The OECD Base Erosion and Profit Shifting (BEPS) project is a response to concerns around non-taxation for nearly a decade and recently, in October 2021, reached an agreement on a global minimum tax. The OECD BEPS Project began in 2013 as an attempt to address profit shifting by multinational corporations from high tax to low tax jurisdictions which results in companies paying lower taxes and countries losing out on these tax revenues. Estimates of profit shifting and revenues lost from profit shifting vary a lot across studies. A recent Congressional Research Service report estimates the cost at between US$77 billion to US$100 billion.[ix] The OECD published a report in 2015 outlining 15 action items. Most prominent of these action items was Action 1 that focused on the taxation of digital activities of companies.[x] In response, several countries outlined proposals for digital services taxes, such as the UK, US, Germany and France.[xi] These then paved the way for the OECD Pillar 1 and Pillar 2 approaches which are discussed below.[xii]
Pillar 1 aims to tax profits of companies based not just on the source of income or residence of the company but also where its products and services are consumed or used. For instance, if Facebook has several million users in France or India, under Pillar 1 Facebook would have a liability to pay taxes not just in the US, where it is headquartered, but also in France and India, since advertisers on the Facebook platform are benefitting from these users in non-US countries. In other words, taxation is a function of not just where the company is headquartered or where it has “production” activities but also where its end customers and users are located. Draft rules on Pillar 1 are still in development but seek to allocate a share of in-scope companies’ profits to “market” countries. Furthermore, they attempt to do this as an overlay on existing rules that will continue to respect source and residence as relevant concepts for the allocation of taxing rights. As one can imagine, there are several complications around the use of these approaches which may make them difficult to enforce.[xiii] The OECD has recently released draft rules on Amount A under Pillar 1 for public comment which provide a framework for allocating profits based on location of consumers and marketing and distribution activities. Pillar 1 will reallocate taxing rights relative to the status quo and will create winners and losers – that is, countries that stand to gain tax revenues and others that stand to lose. However, it is not clear who the winners and losers will be and aspects of those rules that will finally determine the winners and losers are still being decided.[xiv]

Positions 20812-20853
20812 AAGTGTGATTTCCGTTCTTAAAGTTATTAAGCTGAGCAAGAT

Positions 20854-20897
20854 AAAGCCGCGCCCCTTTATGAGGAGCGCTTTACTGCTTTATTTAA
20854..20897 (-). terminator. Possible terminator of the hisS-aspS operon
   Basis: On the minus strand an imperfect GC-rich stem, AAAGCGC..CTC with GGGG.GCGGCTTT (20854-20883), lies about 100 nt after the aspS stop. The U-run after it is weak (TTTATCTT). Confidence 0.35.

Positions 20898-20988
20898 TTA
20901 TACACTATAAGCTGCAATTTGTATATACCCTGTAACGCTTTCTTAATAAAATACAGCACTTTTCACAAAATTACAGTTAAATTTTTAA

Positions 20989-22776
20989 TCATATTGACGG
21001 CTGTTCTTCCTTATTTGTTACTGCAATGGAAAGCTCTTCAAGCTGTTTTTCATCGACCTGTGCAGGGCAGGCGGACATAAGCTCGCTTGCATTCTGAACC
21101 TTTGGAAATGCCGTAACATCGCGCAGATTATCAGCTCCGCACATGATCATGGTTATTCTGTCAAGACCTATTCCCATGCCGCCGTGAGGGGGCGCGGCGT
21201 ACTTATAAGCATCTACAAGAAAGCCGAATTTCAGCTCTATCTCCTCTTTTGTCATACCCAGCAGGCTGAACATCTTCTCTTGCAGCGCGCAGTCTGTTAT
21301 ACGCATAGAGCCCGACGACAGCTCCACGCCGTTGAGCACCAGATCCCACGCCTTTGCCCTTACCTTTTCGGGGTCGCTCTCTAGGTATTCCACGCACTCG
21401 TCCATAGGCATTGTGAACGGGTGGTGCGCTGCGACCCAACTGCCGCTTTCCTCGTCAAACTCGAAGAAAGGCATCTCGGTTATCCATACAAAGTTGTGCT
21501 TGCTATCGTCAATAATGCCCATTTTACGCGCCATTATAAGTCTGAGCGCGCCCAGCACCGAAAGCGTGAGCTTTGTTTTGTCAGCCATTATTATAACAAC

Pillar 2 more directly aims to get at the question of base erosion and profit shifting, by imposing a minimum global tax on companies with overseas operations. The TCJA imposed a minimum tax on US corporations under the new GILTI provision. However, the OECD approach is different in terms of disallowing certain tax credits and deductions in calculating the minimum effective tax rate. Model rules for Pillar 2 were released in December 2021, and these include three rules and a tax treaty.[xv] The “domestic income tax” rule allows countries the first right to tax any income that is currently taxed at below the 15 per cent rate. The “income inclusion rule” allows countries to tax the foreign income of domestic companies after certain deductions and also imposes a minimum effective tax rate of 15 per cent, otherwise additional taxes would be owed. The third rule is the “under-taxed profit rule” which would allow countries to impose a higher effective tax rate, again of 15 per cent, if a related party in a different jurisdiction is taxed at a lower rate. Figuring out how an OECD minimum tax or base erosion tax would interact and apply to countries with very different tax systems is likely to be challenging. This suggests that it may be a few years before these proposals are put into practice or adopted by different countries.
This struggle for adoption is evident in the US, where Treasury Secretary Yellen and the Biden Administration were influential in pushing for the OECD two-pillar approach and agreement in October 2021. However, they have as yet been unsuccessful in legislating these changes in the US Congress. The Biden Administration, as part of its Build Back Better Campaign, proposed to increase the corporate tax rate to 28 per cent from 21 per cent. It further proposed applying a 15 per cent minimum “under-taxed profits rule (UTPR)”, and a 15 per cent domestic minimum tax on corporate book income. However, concerns around how higher taxes would affect the US economy and US multinationals stalled progress on these proposals.[xvi]